But we moved forward and on to Camp 3, then to the South Col, a harsh camp at nearly 8000m where the body no longer functions properly. My climb from C3 to the Col was fast, over twice as fast as my previous climb; about 3 hours. The recent snows had made the route over the Yellow Band, a limestone strata that crosses the Himalaya in the area, and on the Geneva Spur slightly easier instead of climb on rock.
Arriving at the South Col is more like landing on a distance planet. The ground is covered with small slate tablets revealing a history of being underwater at some point – amazing. But the overriding feature is the route up the Triangular Face to the Balcony. From there the route follows the Southeast ridge to the South Summit. You cannot see the true summit of Everest from the South Col – but you know it is there.
This year's Mountainfilm, which starts Friday in Telluride, Colorado, features three films about happiness. Here are their trailers. The first, called simply Happy, is an 80-minute feature film from Roko Belic, who directed the Academy-Award nominated Genghis Blues. To shoot Happy, Belic trotted the globe, travelling between 14 countries in search of universal truths about happiness. The film asks, We know what makes humans depressed, but what makes us happy? This trailer does a nice job.
The second is I Am, a journey about one man's attempt to discover all that's wrong with the world.The film premiered at Mountainfilm last year, and won the Audience Choice award largely because the director, Tom Shadyac, revealed in 80 minutes all that's right with the world.
The third is an 11-minute short, Mr. Happy Man, from director Matt Morris about a man in Bermuda who wakes up every day at 3 a.m. to tell drivers caught in traffic that he loves them.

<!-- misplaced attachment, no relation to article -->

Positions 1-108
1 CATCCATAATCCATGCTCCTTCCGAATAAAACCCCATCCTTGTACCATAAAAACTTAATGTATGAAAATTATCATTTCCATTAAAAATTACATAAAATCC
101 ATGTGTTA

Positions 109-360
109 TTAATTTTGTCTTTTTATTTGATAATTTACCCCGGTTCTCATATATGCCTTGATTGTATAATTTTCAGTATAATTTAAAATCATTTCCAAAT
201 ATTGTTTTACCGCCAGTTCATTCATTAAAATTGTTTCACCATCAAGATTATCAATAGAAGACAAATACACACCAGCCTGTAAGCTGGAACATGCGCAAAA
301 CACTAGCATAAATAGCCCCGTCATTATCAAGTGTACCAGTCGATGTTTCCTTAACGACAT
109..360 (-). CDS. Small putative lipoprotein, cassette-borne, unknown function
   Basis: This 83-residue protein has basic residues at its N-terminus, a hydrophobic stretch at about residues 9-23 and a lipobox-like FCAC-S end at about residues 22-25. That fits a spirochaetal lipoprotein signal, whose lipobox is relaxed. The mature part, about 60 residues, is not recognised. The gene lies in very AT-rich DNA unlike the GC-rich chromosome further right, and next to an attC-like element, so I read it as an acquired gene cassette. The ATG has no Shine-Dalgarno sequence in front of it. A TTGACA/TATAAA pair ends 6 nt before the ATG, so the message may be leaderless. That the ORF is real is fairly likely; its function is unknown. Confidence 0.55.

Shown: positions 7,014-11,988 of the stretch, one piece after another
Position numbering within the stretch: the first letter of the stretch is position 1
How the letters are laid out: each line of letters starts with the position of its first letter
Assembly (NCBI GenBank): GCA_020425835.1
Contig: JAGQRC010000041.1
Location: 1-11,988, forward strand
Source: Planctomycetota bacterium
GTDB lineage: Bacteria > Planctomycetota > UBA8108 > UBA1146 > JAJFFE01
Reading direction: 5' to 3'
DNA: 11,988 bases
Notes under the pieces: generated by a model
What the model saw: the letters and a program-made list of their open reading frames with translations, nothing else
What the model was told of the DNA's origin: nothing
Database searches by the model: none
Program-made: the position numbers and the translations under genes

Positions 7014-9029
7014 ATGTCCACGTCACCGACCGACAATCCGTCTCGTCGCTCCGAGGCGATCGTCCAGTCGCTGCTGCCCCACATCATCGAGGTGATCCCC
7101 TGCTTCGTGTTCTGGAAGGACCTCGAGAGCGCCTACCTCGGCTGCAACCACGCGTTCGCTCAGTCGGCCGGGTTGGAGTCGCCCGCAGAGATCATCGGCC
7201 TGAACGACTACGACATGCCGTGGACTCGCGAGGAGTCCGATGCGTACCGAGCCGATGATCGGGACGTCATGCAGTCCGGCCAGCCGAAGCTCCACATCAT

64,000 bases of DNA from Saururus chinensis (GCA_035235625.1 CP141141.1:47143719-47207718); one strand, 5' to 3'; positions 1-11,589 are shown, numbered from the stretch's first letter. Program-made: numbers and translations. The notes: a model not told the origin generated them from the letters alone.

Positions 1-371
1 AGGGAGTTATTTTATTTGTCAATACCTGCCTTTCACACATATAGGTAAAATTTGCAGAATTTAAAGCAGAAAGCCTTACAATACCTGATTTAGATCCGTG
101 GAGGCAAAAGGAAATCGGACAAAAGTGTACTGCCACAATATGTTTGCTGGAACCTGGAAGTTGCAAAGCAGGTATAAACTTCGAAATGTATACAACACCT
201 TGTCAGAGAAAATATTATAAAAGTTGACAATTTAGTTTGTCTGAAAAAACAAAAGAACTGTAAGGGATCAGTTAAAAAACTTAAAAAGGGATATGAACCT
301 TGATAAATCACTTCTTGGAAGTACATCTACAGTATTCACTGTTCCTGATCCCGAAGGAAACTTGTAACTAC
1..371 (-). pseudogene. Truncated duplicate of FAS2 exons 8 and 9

Telluride, Colorado's Mountainfilm is four days out and counting. To continue our trailer-a-day trend, here's Kadoma, a film from whitewater kayakers and filmmakers Ben Stookesberry and Chris Korbulic. Kadoma tells the story of their ill-fated kayaking expedition to the eastern Democratic Republic of Congo, where trip leader Hendri Coetzee was killed by a crocodile in December 2010. Outside's Grayson Schaffer wrote a detailed account of the expedition for our March cover story, Consumed. Read it for more information on why Coetzee, who was the first to paddle some of Africa's hardest rivers, was among the world's most accomplished kayakers. Watch the (tense) trailer above.
Climbers Ueli Steck and Don Bowie have given up their Mt. Everest summit bid after encountering cold and windy conditions high on the south side of the mountain.
The pair began their final push from their camp at 25,250 feet at approximately 11:30 pm. According to a text message posted to Steck's website, Bowie had to turn around at 26,250 feet because of the cold. Steck continued on alone, reaching the third step before deciding to retreat.
"Another hour and I would have summitted Everest," Steck wrote on his website. "For the love of my toes I turned at an altitude of 8700 meters [28,550 feet]."
Steck and Bowie planned to climb Everest as the final leg of their Himalaya Speed expedition, where they attempted three of the Himalayas' eight-thousanders in alpine style. On April 17, Steck soloed Shishapangma in 10.5 hours; on May 5, he and Bowie summited Cho Oyu.